In rare cases, a defendant may be relieved from liability due to immunity provided by law. In Ward v. Rebuilding Together Baltimore, Inc. (Md. Ct. Spec. App. June 8, 2016), the court was faced with the question of whether the plaintiff was barred from recovering from a charitable organization in a negligence claim arising out of her alleged lead paint exposure.
In Ward, the plaintiff filed a complaint claiming that she suffered from lead-based paint induced injuries due to the defendant’s disruption of paint dust during a renovation of a building in which the plaintiff lived from 1992 to 1999. The defendant raised charitable immunity as an affirmative defense and filed a motion for summary judgment, arguing that it was immune from tort liability pursuant to Maryland’s doctrine of charitable immunity. The trial court granted the defendant’s motion, and the plaintiff appealed.
Charitable immunity is a doctrine intended to protect charitable organizations from tort liability on the theory that charitable funds should not be diverted to pay tort damages awards. To establish that an organization is entitled to charitable immunity, the organization has the burden to prove that: (1) its predominant activities are charitable in nature; (2) its funds are held in trust, either expressly or by implication, for the furtherance of the charitable purpose; and (3) it has no liability insurance covering the alleged tort.
In Maryland, notably, the charitable immunity defense is not restricted to charitable trusts but may be allowed when the assets of the charitable organization are held in trust by implication, if the situation meets the other requirements of the doctrine. Whereas assets are “expressly” held in trust when they are held subject to a trust indenture that restricts their use to charitable purposes, assets are held in trust by implication when the articles of incorporation restrict the use of corporate assets to charitable purposes.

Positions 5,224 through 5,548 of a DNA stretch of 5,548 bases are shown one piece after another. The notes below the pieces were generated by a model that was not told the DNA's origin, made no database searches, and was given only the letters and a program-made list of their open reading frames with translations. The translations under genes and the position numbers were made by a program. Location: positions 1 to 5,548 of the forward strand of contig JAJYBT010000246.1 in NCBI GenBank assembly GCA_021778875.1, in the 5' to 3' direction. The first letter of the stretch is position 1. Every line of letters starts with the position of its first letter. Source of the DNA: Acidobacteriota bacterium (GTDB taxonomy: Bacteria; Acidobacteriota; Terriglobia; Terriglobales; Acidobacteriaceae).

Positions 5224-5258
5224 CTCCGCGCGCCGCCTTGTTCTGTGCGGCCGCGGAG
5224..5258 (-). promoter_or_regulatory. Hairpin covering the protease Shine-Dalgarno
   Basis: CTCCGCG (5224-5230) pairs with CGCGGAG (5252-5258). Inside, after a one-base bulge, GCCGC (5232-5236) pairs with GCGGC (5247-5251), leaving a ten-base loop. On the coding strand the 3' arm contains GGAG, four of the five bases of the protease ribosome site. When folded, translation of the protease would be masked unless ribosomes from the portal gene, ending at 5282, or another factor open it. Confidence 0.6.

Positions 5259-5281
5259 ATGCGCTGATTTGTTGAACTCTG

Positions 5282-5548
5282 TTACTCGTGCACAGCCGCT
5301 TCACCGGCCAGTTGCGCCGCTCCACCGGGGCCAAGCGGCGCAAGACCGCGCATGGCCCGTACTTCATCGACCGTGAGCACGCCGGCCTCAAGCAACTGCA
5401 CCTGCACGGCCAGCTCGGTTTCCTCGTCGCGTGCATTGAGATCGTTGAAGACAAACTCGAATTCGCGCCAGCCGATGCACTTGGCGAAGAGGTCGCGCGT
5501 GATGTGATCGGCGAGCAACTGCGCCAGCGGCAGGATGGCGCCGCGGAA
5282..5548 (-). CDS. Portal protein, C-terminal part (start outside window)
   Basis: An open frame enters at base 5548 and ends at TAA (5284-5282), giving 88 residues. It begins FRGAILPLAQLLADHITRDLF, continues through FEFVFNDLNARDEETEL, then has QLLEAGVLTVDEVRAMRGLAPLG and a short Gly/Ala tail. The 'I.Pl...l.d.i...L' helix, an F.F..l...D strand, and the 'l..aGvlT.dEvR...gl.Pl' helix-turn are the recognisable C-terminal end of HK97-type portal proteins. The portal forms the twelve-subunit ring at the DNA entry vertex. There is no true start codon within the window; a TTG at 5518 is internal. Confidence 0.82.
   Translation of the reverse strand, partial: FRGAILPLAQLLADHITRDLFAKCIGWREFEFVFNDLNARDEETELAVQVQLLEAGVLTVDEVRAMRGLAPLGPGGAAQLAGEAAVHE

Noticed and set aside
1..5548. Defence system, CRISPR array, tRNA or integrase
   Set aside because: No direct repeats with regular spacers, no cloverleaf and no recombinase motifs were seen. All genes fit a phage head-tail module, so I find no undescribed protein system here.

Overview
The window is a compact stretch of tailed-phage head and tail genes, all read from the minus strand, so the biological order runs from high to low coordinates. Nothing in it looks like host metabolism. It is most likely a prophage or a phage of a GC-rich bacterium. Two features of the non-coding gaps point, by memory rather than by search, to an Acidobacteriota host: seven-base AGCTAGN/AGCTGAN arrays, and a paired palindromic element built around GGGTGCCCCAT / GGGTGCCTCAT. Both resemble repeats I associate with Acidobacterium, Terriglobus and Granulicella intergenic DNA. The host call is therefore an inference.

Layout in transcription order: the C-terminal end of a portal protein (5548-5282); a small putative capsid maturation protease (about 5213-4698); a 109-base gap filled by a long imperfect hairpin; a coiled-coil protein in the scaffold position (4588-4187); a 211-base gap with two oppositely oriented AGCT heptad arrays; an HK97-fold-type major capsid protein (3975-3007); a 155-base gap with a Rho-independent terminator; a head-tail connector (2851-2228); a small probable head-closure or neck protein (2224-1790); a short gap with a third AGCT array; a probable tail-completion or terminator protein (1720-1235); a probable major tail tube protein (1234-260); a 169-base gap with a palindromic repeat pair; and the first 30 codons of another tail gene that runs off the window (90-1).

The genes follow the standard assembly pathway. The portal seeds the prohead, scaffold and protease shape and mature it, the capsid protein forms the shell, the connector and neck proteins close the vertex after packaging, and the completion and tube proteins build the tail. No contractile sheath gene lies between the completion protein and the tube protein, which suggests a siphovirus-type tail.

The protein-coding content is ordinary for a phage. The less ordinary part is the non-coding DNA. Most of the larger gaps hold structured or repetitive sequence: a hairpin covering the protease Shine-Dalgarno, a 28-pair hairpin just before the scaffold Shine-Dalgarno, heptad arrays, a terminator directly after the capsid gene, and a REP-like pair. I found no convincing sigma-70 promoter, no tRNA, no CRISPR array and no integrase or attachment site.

On appeal, the Maryland court found that the evidence presented by the defendant was sufficient to establish that it was a charitable organization. Despite the fact that there was no specific trust indenture, the court noted that the defendant’s articles of incorporation stated that it is organized exclusively for charitable and educational purposes. The court also pointed to the fact the defendant was certified by the IRS as a charitable organization under Section 501(c)(3). In viewing all of the evidence, the appeals court affirmed the decision of the trial court granting the defendant charitable immunity against the plaintiff’s negligence claim.
Negligence actions arising out of lead paint exposure can be complex, especially when the parties responsible are charitable or government organizations. The Maryland injury attorneys at Foran & Foran, P.A. provide dedicated legal representation to individuals who have been harmed by negligent people or businesses, including those involved in premises liability claims, medical malpractice cases, car accident cases, and others. To discuss your case with one of our experienced attorneys, contact us at (301) 441-2022 or online.
More Blog Posts:
Plaintiff Wins Appeal in Maryland Lead Paint Case, Summary Judgment Reversed, Maryland Personal Injury Blog, published October 4, 2015
Maryland Court of Special Appeals Addresses Discovery Issue in Lead Paint Suit, Maryland Personal Injury Blog, published July 31, 2015